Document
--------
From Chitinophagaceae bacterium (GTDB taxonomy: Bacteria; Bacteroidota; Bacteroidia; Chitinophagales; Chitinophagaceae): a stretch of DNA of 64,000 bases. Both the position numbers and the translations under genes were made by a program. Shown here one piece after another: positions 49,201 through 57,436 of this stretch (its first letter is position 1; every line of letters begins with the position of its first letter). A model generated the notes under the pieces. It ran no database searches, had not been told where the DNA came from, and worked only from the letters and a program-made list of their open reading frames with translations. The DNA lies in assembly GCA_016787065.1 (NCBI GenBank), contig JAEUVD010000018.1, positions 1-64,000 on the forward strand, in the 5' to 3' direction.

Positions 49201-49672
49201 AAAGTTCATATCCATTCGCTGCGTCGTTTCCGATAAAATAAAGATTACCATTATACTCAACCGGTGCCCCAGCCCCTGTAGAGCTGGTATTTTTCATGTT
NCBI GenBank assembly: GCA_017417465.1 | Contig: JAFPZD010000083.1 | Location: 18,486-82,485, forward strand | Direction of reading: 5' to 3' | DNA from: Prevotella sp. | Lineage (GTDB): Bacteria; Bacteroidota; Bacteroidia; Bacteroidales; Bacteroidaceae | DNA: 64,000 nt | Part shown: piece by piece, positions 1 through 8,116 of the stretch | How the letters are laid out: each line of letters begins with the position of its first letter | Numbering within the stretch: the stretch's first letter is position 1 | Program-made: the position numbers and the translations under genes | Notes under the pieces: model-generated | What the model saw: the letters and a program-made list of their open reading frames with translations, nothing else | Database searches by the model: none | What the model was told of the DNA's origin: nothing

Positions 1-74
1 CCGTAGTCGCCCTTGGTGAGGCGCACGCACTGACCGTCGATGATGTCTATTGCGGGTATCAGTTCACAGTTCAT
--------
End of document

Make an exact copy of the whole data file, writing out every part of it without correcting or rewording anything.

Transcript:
From Chitinophagaceae bacterium (GTDB taxonomy: Bacteria; Bacteroidota; Bacteroidia; Chitinophagales; Chitinophagaceae): a stretch of DNA of 64,000 bases. Both the position numbers and the translations under genes were made by a program. Shown here one piece after another: positions 49,201 through 57,436 of this stretch (its first letter is position 1; every line of letters begins with the position of its first letter). A model generated the notes under the pieces. It ran no database searches, had not been told where the DNA came from, and worked only from the letters and a program-made list of their open reading frames with translations. The DNA lies in assembly GCA_016787065.1 (NCBI GenBank), contig JAEUVD010000018.1, positions 1-64,000 on the forward strand, in the 5' to 3' direction.

Positions 49201-49672
49201 AAAGTTCATATCCATTCGCTGCGTCGTTTCCGATAAAATAAAGATTACCATTATACTCAACCGGTGCCCCAGCCCCTGTAGAGCTGGTATTTTTCATGTT
NCBI GenBank assembly: GCA_017417465.1 | Contig: JAFPZD010000083.1 | Location: 18,486-82,485, forward strand | Direction of reading: 5' to 3' | DNA from: Prevotella sp. | Lineage (GTDB): Bacteria; Bacteroidota; Bacteroidia; Bacteroidales; Bacteroidaceae | DNA: 64,000 nt | Part shown: piece by piece, positions 1 through 8,116 of the stretch | How the letters are laid out: each line of letters begins with the position of its first letter | Numbering within the stretch: the stretch's first letter is position 1 | Program-made: the position numbers and the translations under genes | Notes under the pieces: model-generated | What the model saw: the letters and a program-made list of their open reading frames with translations, nothing else | Database searches by the model: none | What the model was told of the DNA's origin: nothing

Positions 1-74
1 CCGTAGTCGCCCTTGGTGAGGCGCACGCACTGACCGTCGATGATGTCTATTGCGGGTATCAGTTCACAGTTCAT